Mississippi’s gay adoption ban still exists; Roberta Kaplan will change that.

Attorneys File Suit Against Mississippi’s Gay Adoption Ban, Which Somehow Still Exists

Attorneys File Suit Against Mississippi’s Gay Adoption Ban, Which Somehow Still Exists

Outward
Expanding the LGBTQ Conversation
Aug. 12 2015 3:11 PM

Attorneys File Suit Against Mississippi’s Gay Adoption Ban, Which Somehow Still Exists

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Roberta Kaplan, who is challenging Mississippi's gay adoption ban, speaks as her client Edith Windsor looks on at the U.S. Supreme Court, March 27, 2013.

Photo by Mark Wilson/Getty Images

On Wednesday Aug. 12, civil rights attorneys filed a complaint in federal court against the gay adoption ban in Mississippi, the only state that bars same-sex couples from adopting children. Spearheaded by LGBTQ rights super-lawyer Roberta Kaplan—who took down the federal same-sex marriage ban in 2013—the complaint alleges that the ban violates both the Equal Protection and Due Process Clauses of the U.S. Constitution. Mississippi has not yet stated whether it will defend its law.

Mark Joseph Stern Mark Joseph Stern

Mark Joseph Stern is a writer for Slate. He covers the law and LGBTQ issues.

If the state does back its ban in court, it’s in for some rough sledding. In United States v. Windsor, the Supreme Court strongly implied that disadvantaging children of same-sex parents violates the Constitution. The federal gay marriage ban, Justice Anthony Kennedy wrote, “humiliates tens of thousands of children now being raised by same-sex couples” and “makes it even more difficult for the children to understand the integrity and closeness of their own family and its concord with other families in their community and in their daily lives.” This humiliation, Kennedy implied, is a large part of why the law “violates basic due process and equal protection principles.”

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Kennedy returned to this point in June’s Obergefell v. Hodges, linking the right to marry and the right to raise children even more explicitly. “Without the recognition, stability, and predictability marriage offers,” he wrote, same-sex couples’ children

suffer the stigma of knowing their families are somehow lesser. They also suffer the significant material costs of being raised by unmarried parents, relegated through no fault of their own to a more difficult and uncertain family life. The marriage laws at issue here thus harm and humiliate the children of same-sex couples.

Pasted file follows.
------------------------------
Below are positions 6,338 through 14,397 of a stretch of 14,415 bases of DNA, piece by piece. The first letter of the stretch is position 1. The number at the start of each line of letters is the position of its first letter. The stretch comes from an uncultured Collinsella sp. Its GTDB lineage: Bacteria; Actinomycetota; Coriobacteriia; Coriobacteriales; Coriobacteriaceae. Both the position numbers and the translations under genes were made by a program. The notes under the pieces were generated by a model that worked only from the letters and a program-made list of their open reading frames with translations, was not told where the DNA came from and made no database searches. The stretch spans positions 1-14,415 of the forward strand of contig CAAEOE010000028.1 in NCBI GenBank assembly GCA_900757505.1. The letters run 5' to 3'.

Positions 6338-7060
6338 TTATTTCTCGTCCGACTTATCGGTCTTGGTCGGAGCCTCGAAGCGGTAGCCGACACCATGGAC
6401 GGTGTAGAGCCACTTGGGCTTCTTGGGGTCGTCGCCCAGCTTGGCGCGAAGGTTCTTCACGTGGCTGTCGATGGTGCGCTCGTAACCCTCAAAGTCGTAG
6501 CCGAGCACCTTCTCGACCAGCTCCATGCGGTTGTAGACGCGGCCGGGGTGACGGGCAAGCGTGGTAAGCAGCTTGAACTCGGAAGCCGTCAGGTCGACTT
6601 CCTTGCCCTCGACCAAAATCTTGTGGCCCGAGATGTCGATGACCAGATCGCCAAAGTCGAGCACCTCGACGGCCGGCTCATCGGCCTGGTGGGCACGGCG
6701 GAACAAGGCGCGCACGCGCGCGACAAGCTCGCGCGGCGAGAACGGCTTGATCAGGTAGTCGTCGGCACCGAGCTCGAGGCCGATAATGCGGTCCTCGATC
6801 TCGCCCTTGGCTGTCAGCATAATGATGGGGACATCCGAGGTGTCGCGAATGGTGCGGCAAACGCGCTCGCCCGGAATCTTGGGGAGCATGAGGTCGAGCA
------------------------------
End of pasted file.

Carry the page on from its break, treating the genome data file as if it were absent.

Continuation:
So, Kennedy concluded, the right to “bring up children” is, as a component of the right to marry, “a central part of the liberty protected by the Due Process Clause.”

Against these powerful precedents, Mississippi has essentially no defense. Its adoption ban’s history is plainly homophobic. The state supreme court decided in 1999 that gay people are intrinsically “unfit for custody” of children. (In doing so, it awarded custody of a child to his straight mother, who lived with an alcoholic, drug-addicted domestic abuser—instead of to his loving, well-educated gay father.) But several justices dissented, spooking the legislature into passing a law the next year that formally banned gay adoption. (The governor later said he regretted signing the bill.)

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Against this backdrop of raw animus, Kaplan’s suit should be an easy victory. The only real question is whether Mississippi will try to defend its doomed law. On Wednesday, I asked Kaplan whether she expected a drawn-out court battle.

 “Certainly there are no credible arguments that can be made” to support the ban, she told me. “Obergefell and Windsor were about the rights of gay people to parent and have children—about the integrity of their own families. I don’t know what arguments [Mississippi] will be able to make” to dispute those holdings.

Kaplan also noted that the same-sex couples she worked with in fighting Mississippi’s ban on same-sex marriage all saw adoption as “the real issue.”

“They wanted to be able to adopt their own kids,” she said. “We decided for strategic reasons that we would first challenge the inability of gay couples to get married.” With that fight complete, it’s time to shift focus. “After Obergefell,” Kaplan said, “it became clear to us that it was time to get rid of this law as well.”